OCTOBER 1863 UNION SOLDIER LETTER—BREVET BRIGADIER GENERAL ISAAC DYER, 15TH MAINE INFANTRY

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The letter below is one of a series of 27 letters written by Colonel Dyer to his wife Lydia between August 31, 1862 and August 11, 1865.

A resident of Skowegan, ME, 42 year-old Captain Isaac Dyer was placed in command of the 15th Maine in August 1862 and received his appointment to replace Colonel Worder in September--his appointment to Lt. Colonel (and eventually Colonel) being made official, Dec. 12, 1862. He then commanded the unit through the remainder of the war, and received a Brigadier’s Brevet for meritorious service, March 13, 1865. Resigning from service, Sept. 13, 1865, he returned to Skowegan, lived to age 92 and was buried there in 1913. His 15th Maine served in Louisiana & Florida, participating in the 1864 Red River Campaign, and later in Virginia and was present at the Bermuda Hundred. During service it lost 5 men killed and 343 wounded for a total of 348.

Isaac Dyer was a well-educated, highly articulate correspondent and a shrewd observer of events and men. In this letter—[Dated “On board State Transport/ Steamer Clinton / Mouth of the Passes Oct. 26 1863”—2 pp. in ink on lined paper, 8 x 12.5”—Exhibiting fold-marks, else VG]—Dyer writes from the Steamer Clinton of the expedition ahead, the prospect of action, and thoughts of home. Excerpts as follow:

“I suppose you are worrying about me at a terrible rate and think I am killed and all that sort of thing, etc.

I am doing well except I have a slight cold. I am in charge of two regiments, the 13 & 15th Maine on board this steamer with 50 Artillery men and 80 horses.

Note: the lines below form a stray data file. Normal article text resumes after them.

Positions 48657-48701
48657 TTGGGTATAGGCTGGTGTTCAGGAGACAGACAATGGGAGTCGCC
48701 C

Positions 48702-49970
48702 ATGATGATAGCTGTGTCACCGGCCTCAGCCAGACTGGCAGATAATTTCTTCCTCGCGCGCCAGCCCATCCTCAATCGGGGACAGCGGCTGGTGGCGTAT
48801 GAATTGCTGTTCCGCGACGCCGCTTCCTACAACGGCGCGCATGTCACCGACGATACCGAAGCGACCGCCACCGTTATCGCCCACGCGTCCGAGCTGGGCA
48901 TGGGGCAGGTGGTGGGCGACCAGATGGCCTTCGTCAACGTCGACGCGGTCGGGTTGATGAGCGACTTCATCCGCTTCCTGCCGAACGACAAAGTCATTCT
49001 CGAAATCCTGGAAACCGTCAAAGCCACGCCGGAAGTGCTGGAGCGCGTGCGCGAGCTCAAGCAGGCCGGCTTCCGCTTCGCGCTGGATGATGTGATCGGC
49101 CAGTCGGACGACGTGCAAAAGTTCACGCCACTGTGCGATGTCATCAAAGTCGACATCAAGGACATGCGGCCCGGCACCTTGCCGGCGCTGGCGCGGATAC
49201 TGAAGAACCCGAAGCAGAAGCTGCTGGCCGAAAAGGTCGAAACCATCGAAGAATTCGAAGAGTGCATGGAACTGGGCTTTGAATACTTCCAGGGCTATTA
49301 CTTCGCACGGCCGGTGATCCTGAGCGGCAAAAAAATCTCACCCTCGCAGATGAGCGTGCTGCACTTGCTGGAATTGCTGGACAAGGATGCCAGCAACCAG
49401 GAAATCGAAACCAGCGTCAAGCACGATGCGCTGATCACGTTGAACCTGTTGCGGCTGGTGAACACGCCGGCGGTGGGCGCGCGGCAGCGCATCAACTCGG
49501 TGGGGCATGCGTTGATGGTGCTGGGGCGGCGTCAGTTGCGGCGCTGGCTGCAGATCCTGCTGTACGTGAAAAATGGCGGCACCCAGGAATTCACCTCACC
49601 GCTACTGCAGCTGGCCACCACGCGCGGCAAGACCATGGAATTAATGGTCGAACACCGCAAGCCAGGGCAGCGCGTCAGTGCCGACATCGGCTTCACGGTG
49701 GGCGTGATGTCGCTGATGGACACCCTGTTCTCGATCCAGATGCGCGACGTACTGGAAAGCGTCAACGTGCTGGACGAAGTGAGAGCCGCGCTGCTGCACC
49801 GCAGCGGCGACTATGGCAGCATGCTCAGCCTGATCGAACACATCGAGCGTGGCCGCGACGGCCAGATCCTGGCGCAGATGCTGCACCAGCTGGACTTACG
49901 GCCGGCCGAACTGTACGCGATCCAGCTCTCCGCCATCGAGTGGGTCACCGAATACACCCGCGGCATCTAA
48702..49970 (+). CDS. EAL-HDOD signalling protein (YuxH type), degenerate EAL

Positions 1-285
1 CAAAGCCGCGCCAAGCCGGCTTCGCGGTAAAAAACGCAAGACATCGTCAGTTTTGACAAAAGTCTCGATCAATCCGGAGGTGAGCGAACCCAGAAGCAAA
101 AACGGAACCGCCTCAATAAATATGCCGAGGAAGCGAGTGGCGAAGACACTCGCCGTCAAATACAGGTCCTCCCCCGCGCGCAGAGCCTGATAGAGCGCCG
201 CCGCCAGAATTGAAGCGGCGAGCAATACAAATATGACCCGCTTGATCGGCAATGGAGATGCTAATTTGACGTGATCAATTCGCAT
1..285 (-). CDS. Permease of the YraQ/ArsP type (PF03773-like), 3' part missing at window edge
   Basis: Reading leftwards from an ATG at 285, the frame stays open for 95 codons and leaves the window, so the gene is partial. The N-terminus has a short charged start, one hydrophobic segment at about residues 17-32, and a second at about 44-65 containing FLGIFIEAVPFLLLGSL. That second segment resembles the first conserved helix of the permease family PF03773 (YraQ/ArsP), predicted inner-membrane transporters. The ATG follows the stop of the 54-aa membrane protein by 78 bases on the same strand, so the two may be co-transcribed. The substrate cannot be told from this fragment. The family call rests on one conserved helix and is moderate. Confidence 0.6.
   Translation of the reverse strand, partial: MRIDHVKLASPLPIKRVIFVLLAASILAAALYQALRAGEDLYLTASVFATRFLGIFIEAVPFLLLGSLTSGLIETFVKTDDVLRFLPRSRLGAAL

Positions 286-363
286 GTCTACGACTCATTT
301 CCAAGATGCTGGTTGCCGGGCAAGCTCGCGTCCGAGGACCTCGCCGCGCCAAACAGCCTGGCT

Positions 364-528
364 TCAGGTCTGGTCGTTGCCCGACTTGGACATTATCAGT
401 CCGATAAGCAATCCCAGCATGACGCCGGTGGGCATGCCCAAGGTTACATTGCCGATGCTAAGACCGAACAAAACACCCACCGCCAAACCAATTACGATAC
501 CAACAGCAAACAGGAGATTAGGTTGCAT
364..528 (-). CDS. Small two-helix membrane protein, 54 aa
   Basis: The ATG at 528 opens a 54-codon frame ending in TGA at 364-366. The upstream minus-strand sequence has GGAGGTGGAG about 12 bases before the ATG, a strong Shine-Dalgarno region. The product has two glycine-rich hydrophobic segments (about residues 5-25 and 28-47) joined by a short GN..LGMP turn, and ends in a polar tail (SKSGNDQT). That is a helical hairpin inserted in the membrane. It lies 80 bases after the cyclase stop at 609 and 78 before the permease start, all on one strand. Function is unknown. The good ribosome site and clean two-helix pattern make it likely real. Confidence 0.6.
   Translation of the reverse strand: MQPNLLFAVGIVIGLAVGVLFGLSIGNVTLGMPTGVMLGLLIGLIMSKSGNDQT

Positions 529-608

It has been cold and rainy and has been somewhat uncomfortable for the men. The expedition has been delayed two days for some cause to me unknown. The Steamer Morning Star passed by us yesterday afternoon with a letter from you which I shall probably miss. I don’t know where we are going but I guess it Matagorda Texas.

I may have Brigade but am not certain yet, and am not very anxious to assume too much responsibility. I had to leave a great many of my men in New Orleans on account of the chills and fever.

The place we are going to is not fortified and will probably be taken without much trouble. We are in the 1st Brigade, 2 Division Brig. Gen. Vandiver Commandg. Maj. Gen. Dana commands the Division…

Well Lydia, what shall I say? Perhaps you wish to know how I feel with the prospect of a battle just ahead of me? In reply I would say I am not disheartened or in any way discouraged. I enlisted to fight and expect to do it. All the men are in good spirits. If we get safely through this winter I shall come home early in the spring if possible I want to come home with a clean record if possible. Be of good courage and cheerful. I hope to see you before long and enjoy the blessing home. Home, how cheering the word…

No glory has any value to me like the glory of home and friends. Don’t infer from this that I have the blues for I do not. I am a cheerful and happy man. More so I fear than you and my courage is always good.

Tell Albert that I think of him often and hope he will always be a good boy…Good Bye/ Isaac / Remember me to my friends”

Fine collectible. Excellent letter home from the admirable Colonel of the 15th Maine. In protective sleeve. [JP] [ph:L]

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